I work instinctively and mostly conceive a piece in my mind, at the spur of random moments, and start the process from there. If I have to weave or print, or paint, I start out there. For the past few years, I have been using paintable textured wallpaper as my canvas and painting on them, and then cutting them into strips and using the strips as my weft to weave the picture back. In the process, plenty of throwaway materials go into the weaving from scraps of fabrics, leftover yarns, fruit netting, and lot of other materials, which otherwise have no use. Similarly if I need to get a fabric ready, I start playing with the surface using innumerable techniques until I get the desired effect. In many pieces, I combine the fabrics with my woven pieces. Sometimes I also incorporate ceramic or wooden pieces, reeds, etc. I have a studio in the basement of my house and love it. But in the summer, I love bringing my studio out onto my patio, which is wrapped by a solid wooden fence on which I have painted a perpetual garden. In summer, I have more flowers along with those. Recently, along with my daughter, we painted the patio floor with intricate designs, similar to ephemeral floor designs done in India. It gives me immense pleasure to work outdoors on my patio.
Sometimes I love to work in a group and get inspired by everyone around.
Do you use a sketchbook?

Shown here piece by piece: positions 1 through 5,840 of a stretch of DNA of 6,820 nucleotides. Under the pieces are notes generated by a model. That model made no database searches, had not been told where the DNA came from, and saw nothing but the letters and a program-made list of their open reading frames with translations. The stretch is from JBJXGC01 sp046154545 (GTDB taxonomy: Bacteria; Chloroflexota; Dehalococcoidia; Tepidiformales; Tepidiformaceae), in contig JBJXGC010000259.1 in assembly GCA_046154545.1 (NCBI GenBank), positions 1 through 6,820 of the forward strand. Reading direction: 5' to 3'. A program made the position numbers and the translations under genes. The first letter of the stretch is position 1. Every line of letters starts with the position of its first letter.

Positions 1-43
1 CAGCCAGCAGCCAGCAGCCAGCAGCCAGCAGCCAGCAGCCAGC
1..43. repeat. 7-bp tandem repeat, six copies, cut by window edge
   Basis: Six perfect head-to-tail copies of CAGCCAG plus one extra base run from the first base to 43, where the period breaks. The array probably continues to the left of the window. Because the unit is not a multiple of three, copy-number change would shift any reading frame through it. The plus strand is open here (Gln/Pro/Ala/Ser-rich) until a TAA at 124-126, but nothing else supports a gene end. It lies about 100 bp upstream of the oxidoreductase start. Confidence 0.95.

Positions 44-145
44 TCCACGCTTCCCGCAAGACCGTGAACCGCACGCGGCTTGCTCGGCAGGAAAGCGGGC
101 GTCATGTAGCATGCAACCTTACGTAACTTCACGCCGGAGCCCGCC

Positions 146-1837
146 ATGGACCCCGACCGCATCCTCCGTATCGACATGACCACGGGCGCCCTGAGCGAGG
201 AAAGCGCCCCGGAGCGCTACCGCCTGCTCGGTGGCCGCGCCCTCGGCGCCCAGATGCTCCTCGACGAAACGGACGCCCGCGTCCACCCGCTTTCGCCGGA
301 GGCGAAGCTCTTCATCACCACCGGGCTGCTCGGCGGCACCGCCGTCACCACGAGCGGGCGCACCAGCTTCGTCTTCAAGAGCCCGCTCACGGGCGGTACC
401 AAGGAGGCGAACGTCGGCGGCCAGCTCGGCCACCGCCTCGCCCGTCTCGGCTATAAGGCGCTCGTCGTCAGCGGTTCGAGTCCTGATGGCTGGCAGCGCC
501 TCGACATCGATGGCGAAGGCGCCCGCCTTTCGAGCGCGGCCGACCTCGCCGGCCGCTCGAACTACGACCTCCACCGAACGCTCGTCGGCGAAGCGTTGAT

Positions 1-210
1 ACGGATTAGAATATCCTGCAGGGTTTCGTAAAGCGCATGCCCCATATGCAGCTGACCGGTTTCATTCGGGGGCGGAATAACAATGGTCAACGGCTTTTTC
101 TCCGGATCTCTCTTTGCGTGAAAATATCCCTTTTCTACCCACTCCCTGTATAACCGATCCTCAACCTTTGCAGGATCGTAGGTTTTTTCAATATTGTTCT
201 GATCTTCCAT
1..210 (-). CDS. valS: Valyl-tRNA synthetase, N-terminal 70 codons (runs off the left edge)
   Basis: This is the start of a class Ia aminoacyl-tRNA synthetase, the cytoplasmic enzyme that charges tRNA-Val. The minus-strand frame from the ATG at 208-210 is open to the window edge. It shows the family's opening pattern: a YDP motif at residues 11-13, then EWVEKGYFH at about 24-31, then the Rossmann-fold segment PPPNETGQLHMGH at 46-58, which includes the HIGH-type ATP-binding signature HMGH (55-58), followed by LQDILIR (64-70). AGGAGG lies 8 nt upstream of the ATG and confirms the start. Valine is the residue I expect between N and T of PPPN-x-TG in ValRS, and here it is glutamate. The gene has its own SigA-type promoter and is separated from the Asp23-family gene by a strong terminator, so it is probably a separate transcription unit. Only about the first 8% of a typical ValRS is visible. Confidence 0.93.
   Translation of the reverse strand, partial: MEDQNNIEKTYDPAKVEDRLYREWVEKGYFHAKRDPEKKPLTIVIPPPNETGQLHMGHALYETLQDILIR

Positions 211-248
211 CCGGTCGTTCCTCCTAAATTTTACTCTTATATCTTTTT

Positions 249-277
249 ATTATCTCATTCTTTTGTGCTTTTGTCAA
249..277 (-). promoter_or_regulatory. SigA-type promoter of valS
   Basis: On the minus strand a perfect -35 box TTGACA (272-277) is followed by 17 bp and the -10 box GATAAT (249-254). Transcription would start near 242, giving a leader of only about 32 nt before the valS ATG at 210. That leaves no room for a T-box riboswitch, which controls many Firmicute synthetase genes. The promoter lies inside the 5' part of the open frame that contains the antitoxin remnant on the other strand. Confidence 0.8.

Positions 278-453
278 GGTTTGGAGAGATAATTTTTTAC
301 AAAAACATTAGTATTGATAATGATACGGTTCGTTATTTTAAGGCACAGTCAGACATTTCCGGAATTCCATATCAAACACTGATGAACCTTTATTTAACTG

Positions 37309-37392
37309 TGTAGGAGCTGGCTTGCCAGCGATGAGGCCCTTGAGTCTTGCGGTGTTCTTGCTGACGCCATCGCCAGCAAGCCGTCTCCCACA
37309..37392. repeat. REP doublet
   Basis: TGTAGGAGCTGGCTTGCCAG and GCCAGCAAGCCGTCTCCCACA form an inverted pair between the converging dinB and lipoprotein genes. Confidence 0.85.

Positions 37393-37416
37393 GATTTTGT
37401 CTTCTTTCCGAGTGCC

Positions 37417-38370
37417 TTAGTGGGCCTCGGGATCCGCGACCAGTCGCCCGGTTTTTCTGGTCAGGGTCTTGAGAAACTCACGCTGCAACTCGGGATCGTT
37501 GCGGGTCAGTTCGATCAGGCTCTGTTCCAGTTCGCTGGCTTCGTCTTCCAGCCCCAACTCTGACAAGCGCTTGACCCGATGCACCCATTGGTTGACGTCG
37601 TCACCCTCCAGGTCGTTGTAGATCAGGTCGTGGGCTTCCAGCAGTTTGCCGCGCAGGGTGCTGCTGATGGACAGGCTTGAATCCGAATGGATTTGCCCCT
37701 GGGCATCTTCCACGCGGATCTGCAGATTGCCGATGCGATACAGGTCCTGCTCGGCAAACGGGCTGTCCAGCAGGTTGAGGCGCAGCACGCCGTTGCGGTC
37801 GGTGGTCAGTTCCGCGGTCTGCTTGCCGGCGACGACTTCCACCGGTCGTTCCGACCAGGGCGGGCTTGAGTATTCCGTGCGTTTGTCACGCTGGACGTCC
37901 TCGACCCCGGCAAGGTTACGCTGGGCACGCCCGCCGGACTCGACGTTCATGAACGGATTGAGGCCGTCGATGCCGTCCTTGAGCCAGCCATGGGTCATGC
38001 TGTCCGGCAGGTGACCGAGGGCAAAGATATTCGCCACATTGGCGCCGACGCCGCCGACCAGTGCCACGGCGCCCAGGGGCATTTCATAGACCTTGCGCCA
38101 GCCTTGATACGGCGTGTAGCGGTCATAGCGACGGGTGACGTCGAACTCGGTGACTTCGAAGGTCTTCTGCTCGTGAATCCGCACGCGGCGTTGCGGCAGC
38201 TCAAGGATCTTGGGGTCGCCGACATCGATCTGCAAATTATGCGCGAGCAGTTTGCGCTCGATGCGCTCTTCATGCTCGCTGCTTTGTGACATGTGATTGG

I do, but rarely does my finished work represent my ideas jotted down. My sketchbook is merely for sketching.
What currently inspires you and which other artists do you admire and why?
In general the Fiber Art world now is extremely inspiring! All that is being done all over the world, with all the new materials and technologies available, it becomes overwhelming to some extent. As a result it is hard for me to pin point any names. Thanks to the internet, social media, wonderful magazines, books, inspiration these days are boundless. Sometimes I take break away from looking at any more work, in order to focus on my own work. I have always admired the great Colorists, the Expressionists, the Orphists, and so much more. Trips to Modern Art museums are my favourite, to come back awe-inspired. As a person, someone who has influenced me most is Shanu Lahiri, a leading painter from India, who passed away in 2013. She has been my mentor, my role-model, not only for her artwork but for opening my eyes to living the life of an artist in every sense.